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Amortization and depreciation are two ways to prorate the cost of an asset's life. Learn more about the former and how it it's calculated.
"Mark-to-market" accounting is a way of valuing assets based on how much they could sell for under current market conditions. In recent decades, it has become the standard way to record financial assets on a company's balance sheet.
The discount rate is the interest rate you need to earn on a given amount of money today to end up with a given amount of money in the future. Let's say you need $1,000 one year from now to go on vacation. We can use the discount rate to determine how much money you would need to have today to have $1,000 in one year.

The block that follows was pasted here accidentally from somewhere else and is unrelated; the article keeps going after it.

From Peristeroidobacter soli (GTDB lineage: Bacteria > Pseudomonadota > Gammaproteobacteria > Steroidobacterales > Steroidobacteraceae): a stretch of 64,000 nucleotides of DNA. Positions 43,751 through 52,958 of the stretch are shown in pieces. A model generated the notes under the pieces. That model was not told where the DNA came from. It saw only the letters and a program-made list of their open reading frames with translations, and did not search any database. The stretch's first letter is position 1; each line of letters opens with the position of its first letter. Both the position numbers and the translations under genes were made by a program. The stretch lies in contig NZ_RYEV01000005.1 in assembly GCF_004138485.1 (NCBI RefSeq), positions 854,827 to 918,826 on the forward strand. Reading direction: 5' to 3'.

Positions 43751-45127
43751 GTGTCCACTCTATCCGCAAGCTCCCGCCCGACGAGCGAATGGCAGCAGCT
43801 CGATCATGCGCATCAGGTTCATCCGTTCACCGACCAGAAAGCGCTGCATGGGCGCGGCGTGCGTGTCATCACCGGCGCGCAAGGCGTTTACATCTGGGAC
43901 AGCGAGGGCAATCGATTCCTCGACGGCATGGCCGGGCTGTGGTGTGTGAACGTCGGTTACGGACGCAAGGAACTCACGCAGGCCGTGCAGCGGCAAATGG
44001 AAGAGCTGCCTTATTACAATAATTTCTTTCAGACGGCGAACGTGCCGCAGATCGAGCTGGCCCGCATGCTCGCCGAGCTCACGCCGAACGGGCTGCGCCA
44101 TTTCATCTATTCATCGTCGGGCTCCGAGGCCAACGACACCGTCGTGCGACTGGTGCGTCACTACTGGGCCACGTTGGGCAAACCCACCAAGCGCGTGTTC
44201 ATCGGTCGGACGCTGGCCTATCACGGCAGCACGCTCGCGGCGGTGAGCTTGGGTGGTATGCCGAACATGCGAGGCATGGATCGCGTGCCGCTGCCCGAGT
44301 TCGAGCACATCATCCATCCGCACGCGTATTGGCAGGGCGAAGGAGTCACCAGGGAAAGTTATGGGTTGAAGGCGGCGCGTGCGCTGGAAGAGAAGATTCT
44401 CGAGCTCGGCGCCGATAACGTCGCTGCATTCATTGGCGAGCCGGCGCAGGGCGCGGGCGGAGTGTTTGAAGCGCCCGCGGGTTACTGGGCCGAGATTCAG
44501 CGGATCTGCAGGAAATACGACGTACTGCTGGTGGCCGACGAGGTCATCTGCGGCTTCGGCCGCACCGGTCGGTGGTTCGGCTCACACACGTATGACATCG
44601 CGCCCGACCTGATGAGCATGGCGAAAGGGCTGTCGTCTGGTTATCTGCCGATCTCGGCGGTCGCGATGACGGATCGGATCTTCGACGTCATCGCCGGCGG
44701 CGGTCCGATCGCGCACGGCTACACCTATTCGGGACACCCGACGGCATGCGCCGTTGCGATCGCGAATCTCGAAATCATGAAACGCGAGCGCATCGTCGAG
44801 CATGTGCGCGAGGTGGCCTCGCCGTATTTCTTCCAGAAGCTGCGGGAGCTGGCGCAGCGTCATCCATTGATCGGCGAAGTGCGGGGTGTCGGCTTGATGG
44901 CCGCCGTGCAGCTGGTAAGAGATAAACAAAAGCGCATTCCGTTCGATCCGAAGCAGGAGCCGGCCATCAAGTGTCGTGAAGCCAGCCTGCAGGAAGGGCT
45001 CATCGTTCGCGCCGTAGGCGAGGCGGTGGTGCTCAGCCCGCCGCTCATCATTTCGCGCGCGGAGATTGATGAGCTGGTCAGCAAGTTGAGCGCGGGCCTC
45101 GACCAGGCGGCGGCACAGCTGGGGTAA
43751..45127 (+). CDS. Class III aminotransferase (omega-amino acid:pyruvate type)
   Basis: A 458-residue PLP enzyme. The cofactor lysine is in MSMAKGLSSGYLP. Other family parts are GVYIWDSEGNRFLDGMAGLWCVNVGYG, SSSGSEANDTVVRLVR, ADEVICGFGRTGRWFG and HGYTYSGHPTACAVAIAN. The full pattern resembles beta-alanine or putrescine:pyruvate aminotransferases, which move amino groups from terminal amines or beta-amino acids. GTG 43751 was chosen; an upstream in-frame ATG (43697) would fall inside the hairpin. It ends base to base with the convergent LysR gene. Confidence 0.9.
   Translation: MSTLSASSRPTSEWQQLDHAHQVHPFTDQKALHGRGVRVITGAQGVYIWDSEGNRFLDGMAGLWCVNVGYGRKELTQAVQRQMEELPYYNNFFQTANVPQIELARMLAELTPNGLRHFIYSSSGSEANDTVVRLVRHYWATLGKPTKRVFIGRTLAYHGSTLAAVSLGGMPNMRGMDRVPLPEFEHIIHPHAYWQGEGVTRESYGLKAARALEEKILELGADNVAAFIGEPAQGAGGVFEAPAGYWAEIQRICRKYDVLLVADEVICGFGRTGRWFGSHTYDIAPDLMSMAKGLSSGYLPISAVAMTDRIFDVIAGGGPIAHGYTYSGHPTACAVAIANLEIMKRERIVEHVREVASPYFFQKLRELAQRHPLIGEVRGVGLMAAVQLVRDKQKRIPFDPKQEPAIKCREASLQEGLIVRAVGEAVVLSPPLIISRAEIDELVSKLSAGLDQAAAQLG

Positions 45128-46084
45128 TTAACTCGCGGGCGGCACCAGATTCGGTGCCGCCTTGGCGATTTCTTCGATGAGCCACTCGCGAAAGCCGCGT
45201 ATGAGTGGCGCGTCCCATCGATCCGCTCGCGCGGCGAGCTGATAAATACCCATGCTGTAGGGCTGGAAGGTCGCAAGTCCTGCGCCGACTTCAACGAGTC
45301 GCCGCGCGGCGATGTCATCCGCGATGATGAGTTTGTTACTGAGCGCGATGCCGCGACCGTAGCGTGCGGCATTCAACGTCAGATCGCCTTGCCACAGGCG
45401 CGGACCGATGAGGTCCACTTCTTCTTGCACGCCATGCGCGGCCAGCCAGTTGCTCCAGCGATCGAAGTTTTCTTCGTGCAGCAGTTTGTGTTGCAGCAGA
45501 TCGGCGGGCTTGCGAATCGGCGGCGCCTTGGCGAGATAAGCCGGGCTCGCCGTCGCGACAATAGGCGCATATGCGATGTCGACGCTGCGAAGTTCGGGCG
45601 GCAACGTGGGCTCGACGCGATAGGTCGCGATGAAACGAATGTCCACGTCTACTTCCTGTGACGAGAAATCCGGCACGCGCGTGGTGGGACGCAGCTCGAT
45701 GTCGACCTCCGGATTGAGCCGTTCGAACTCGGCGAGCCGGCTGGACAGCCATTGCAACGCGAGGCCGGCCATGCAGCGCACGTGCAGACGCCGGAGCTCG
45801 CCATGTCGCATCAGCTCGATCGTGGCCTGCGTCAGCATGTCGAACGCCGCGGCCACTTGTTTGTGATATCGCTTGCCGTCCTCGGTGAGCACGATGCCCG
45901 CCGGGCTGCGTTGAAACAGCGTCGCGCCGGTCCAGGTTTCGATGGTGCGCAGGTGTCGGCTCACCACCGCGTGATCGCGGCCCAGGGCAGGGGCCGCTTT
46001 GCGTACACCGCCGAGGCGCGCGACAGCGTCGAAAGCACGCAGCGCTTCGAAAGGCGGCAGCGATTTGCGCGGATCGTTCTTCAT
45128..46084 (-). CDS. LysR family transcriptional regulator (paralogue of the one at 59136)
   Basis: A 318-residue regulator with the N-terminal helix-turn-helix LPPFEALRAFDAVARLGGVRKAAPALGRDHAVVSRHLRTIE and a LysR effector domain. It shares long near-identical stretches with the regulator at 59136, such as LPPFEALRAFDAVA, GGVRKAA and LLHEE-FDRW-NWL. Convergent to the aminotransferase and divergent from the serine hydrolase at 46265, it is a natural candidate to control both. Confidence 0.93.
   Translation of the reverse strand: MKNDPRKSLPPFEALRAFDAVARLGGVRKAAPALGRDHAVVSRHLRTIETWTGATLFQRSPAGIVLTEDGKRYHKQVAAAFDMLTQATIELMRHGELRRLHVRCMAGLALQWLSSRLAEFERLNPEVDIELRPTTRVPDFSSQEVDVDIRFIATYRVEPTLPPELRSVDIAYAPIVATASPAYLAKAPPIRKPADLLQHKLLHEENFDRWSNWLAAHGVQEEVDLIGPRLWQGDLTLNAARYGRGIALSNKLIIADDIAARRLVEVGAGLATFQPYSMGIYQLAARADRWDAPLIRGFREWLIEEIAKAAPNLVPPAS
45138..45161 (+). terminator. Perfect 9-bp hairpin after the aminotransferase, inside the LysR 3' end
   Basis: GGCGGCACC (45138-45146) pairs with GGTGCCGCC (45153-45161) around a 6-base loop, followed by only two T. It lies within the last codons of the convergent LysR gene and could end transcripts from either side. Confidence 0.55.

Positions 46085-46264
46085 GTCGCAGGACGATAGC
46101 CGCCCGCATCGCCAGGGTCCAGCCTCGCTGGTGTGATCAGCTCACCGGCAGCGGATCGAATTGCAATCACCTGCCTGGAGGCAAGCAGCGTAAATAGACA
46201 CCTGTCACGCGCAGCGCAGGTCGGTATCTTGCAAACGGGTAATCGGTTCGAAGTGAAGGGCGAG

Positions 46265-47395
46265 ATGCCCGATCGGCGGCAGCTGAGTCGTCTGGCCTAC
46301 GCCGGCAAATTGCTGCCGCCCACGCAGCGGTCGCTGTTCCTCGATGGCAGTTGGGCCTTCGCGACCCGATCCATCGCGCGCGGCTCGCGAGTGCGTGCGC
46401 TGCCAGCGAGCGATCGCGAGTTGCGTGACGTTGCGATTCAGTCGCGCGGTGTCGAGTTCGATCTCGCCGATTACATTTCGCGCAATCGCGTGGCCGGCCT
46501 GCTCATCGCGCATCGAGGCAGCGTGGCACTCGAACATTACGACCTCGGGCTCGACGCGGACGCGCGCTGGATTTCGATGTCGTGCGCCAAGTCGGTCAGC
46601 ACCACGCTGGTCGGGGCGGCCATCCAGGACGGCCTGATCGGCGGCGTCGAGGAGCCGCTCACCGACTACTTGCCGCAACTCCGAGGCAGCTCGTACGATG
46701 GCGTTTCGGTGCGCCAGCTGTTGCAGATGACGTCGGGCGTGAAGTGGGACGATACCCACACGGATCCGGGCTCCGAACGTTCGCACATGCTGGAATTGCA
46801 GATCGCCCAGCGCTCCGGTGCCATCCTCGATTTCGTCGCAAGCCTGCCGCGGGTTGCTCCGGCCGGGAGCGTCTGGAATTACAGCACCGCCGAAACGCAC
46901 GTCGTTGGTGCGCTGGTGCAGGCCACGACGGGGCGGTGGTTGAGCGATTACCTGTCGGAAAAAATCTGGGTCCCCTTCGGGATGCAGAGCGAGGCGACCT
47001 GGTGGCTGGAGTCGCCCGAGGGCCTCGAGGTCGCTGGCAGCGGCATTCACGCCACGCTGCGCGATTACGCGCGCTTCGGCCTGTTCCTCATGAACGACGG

Most investment choices involve a tradeoff between risk and reward. The "Efficient Frontier" is a modern portfolio theory tool that shows investors the best possible return they can expect from their portfolio, given the level of volatility they're willing to accept.
Weighted average cost of capital may be hard to calculate, but it's a solid way to measure investment quality
Learn about the differences between these two words and how each one is used in the stock market.
Learn about how this number provides a measure of how much systematic risk a firm's equity has compared to the market.
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